CELAYA, Mexico -- Honda (IW 1000/29) unveiled a second factory in Mexico today, seizing on the nation's rising power in the sector to boost the Japanese car giant's foothold in North America.
The $800 million plant in Celaya, in the central state of Guanajuato, will produce 200,000 units per year, including the Honda Fit hatchback and a new compact sport-utility vehicle, mostly for export to the United States.
Mexican President Enrique Pena Nieto was on hand to unveil the sprawling factory alongside state officials and Honda CEO Takanobu Ito.
"I am pleased to be here for the inauguration of this Honda factory, which recognizes that we are creating the optimal conditions to attract investments and to generate economic growth in our country," Pena Nieto said.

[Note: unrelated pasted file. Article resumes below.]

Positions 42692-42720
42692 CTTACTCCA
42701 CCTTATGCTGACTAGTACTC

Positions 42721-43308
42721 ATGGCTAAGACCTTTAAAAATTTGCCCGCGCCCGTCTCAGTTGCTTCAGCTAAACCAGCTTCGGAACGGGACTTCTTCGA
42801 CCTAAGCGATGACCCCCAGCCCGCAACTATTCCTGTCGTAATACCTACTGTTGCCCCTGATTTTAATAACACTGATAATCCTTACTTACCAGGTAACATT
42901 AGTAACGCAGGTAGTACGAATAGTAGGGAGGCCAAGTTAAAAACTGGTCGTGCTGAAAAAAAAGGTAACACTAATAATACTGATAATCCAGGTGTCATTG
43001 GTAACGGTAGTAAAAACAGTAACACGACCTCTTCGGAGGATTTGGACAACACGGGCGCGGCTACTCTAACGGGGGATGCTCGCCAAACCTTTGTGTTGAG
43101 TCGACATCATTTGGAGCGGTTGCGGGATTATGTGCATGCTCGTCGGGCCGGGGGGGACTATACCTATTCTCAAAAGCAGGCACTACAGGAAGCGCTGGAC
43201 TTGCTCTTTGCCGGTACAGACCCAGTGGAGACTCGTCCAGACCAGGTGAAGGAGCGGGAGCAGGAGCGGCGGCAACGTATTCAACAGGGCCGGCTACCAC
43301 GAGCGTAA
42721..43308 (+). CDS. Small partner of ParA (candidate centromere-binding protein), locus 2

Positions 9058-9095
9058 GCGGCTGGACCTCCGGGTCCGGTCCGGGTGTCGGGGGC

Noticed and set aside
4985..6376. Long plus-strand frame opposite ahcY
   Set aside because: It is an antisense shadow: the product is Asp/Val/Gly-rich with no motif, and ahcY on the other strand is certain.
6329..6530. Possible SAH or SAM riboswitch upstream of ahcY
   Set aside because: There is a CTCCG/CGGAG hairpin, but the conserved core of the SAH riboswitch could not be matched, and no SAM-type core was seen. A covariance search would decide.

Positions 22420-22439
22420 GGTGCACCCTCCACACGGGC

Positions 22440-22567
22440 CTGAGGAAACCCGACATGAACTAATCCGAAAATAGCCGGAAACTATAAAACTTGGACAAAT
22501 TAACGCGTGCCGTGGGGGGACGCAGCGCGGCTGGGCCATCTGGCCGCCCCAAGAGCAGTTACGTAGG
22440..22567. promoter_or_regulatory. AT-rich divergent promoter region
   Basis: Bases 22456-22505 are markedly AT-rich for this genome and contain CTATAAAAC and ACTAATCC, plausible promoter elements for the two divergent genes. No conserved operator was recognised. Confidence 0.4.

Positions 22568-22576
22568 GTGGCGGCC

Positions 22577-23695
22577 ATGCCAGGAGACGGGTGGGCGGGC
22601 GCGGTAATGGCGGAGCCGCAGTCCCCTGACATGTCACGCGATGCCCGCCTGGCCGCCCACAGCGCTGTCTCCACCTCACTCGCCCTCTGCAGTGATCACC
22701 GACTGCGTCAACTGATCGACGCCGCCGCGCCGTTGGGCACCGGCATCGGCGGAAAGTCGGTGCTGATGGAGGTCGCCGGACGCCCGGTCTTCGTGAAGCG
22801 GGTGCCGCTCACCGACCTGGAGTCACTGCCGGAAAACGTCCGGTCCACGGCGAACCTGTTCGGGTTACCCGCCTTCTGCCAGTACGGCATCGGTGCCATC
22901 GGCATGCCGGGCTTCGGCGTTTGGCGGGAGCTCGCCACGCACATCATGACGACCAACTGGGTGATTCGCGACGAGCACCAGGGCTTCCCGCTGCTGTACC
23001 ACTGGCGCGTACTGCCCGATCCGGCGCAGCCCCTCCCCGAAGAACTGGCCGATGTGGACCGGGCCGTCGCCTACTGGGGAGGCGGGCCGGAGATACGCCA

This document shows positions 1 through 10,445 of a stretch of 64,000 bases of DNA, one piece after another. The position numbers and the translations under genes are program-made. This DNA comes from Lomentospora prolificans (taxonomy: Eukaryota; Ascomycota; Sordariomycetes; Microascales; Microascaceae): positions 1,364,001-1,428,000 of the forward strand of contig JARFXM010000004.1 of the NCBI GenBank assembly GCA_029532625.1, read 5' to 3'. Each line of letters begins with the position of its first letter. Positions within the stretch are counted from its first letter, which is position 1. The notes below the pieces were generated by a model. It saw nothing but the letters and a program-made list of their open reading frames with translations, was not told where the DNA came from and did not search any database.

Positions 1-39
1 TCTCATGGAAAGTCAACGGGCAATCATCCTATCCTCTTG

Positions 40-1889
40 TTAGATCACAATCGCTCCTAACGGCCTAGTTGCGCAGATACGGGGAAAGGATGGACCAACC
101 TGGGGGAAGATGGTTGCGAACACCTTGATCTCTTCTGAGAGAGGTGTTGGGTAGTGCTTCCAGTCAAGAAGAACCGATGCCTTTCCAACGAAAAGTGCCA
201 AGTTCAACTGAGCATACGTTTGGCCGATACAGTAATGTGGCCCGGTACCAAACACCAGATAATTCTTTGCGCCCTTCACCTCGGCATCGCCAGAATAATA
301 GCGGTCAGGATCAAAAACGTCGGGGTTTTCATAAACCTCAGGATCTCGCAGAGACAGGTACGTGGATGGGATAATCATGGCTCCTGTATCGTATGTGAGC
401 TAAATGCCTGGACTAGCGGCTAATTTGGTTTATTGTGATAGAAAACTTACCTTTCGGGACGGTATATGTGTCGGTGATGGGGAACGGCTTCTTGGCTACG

A combination of low wages, proximity to the United States and free trade deals with a raft of nations have turned Mexico into an investment destination for manufacturing companies, especially in the auto sector.
Mexico is the world's eighth-biggest car maker and the number four exporter after Germany, South Korea and Japan, according to industry figures.
Honda opened its first factory in the western state of Jalisco in the 1980s to produce motorcycles and later cars.
U.S., European and Asian automakers are flocking to Mexico.
The second Honda plant is near a Mazda factory that began operations last month.
Copyright Agence France-Presse, 2014